A few hours of learning, reading good books and field practice will convert you into an rosemary growing expert.

Reason #5. Insane Market Demand for Rosemary and Prices for Rosemary:

Just imagine this:

One Kilo of Rosemary goes for Ksh 400– and from 1 acre you can harvest over 180 kilos of fresh rosemary herbs every 2 weeks.

The sweetest part–you’ll can harvest throughout the year.

Rosemary is indeed the crop that gives you consistent cash flow throughout the year.

Want more proof that rosemary has thousands of buyers across the world?

Here’s the proof. You can follow the links for more details!

 How to Begin Your Rosemary Farm Easily and Cheaply

You’ll need the following things:

      1. Planting material (Rosemary cuttings/seedlings),
      2. A suitable rooting powder the best being anatone 3,
      3. Secateurs to help you cut the cuttings into shape and size,
      4. Potting tubes
      5. Soil or any suitable growth media,
      6. Manure,
      7. Suitable land to grow your rosemary seedlings.

I will explain details about each of the above.

Don’t miss to read about each of them if you want to enjoy success farming rosemary in Kenya.

Ready?

Let’s get started…

Planting Material to Begin Your Rosemary Farm

To begin your rosemary farm you will need seedlings.

And to have the seedlings there are two ways to go about it, each with its own advantages and disadvantages.

Let’s start with method 1.

Method #1: Buying seedlings.

This method of beginning your farm will require significant startup costs.

Let me explain why this is so.

In one acre, you will require 30,000 plants.

Now suppose you buy each seedling for Ksh 30, you will need Ksh 900,000 as an investment on seedlings.

The advantage of this method is you can begin your farm as soon as tomorrow as long as you buy the seedlings.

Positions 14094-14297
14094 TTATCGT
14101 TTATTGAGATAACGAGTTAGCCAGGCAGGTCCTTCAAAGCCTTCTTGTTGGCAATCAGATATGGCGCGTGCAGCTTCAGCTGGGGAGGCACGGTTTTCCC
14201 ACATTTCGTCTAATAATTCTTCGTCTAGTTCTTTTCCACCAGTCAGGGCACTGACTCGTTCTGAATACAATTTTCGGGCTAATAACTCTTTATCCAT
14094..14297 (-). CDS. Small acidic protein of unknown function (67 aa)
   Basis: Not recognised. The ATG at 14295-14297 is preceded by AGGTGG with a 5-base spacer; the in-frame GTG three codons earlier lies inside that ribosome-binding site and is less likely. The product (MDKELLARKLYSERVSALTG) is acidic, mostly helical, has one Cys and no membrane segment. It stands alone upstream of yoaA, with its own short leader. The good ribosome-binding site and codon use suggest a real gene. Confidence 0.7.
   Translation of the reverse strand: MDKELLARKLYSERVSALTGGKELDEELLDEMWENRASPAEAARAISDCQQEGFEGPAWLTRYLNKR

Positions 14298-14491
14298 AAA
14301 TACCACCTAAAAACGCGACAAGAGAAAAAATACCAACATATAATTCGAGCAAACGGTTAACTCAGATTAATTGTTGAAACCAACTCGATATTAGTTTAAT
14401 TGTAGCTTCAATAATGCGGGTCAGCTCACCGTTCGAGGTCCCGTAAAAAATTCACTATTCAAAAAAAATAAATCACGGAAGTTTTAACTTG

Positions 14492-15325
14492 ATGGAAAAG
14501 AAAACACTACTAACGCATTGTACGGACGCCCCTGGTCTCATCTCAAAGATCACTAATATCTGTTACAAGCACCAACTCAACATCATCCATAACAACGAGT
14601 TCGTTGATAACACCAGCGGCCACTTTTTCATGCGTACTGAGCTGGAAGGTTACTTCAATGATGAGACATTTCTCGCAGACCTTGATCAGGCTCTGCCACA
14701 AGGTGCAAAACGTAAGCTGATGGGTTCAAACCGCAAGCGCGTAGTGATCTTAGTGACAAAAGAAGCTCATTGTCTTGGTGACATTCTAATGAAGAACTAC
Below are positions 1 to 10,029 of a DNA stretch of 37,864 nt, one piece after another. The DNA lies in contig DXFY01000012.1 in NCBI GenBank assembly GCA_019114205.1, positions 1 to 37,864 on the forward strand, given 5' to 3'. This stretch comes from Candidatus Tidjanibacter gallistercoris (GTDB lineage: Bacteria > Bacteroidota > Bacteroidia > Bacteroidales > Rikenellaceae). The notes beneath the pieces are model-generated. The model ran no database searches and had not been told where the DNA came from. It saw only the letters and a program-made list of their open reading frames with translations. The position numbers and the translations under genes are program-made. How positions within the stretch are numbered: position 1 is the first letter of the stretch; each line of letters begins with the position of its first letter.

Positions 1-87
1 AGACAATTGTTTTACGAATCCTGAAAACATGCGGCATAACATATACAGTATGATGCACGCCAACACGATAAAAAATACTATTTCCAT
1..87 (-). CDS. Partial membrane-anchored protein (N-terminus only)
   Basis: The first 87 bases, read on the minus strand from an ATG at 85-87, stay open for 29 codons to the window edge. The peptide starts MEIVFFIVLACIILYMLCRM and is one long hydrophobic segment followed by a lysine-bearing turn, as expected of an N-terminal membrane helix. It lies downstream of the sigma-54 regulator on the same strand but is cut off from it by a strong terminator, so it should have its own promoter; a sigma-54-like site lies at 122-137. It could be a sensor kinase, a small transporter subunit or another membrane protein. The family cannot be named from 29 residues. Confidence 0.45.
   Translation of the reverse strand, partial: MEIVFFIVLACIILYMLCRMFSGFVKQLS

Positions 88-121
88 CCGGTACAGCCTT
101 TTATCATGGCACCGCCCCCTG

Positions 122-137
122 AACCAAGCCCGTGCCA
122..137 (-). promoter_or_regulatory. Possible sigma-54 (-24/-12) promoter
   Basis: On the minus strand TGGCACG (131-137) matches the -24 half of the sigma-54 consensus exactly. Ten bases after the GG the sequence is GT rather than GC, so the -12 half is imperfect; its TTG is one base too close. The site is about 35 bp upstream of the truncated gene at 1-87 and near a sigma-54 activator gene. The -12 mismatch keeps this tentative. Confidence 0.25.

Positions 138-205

Method #2 Growing your Own Seedlings

Now, this is a cheaper option. But it will take up to 3 months to get started.

To begin using this method, you will have to buy Rosemary Cuttings which sell for Ksh 400 per kilo.

After you buy the cuttings, the next step will be to root the cuttings.

This will require that you dip the cuttings in a rooting powder, then plant the cuttings in soil or suitable growth media.

Then you maintain the cuttings for 2-3 months until they have developed roots.

Once this is done, you transfer the seedlings to potting tubes filled with soil, and let them grow until they reach a height of 15-20 cm before you can transplant them to the open field.

Though this method is cheaper than the first method, its much slower.

The other advantage of this method is your farm will begin making profit from the first year.

Rooting Powder

This is a necessary ingredient if you want to begin your rosemary farm from cuttings.

The good news is that with only Ksh 400, you’ll get sufficient rooting material for 1 acre of rosemary cuttings.

Interested?

Buy Anatone 3 Rooting Powder Here!

Secateurs

This is a very important tool that you’ll not only need when you begin your farm.

You’ll also use it in the future to harvest your herbs.

In one acre, you need 6-7 Secateurs.

You can buy secateurs online here.

Soil to Fill your Potting Tubes

The advantage of this is it is available everywhere.

To acquire soil for potting tubes, visit local nurseries or garden centers.

Opt for a nutrient-rich mix suitable for seedlings. Ensure it provides proper aeration and drainage.

Verify the soil’s composition, favoring a blend of peat, perlite, and vermiculite.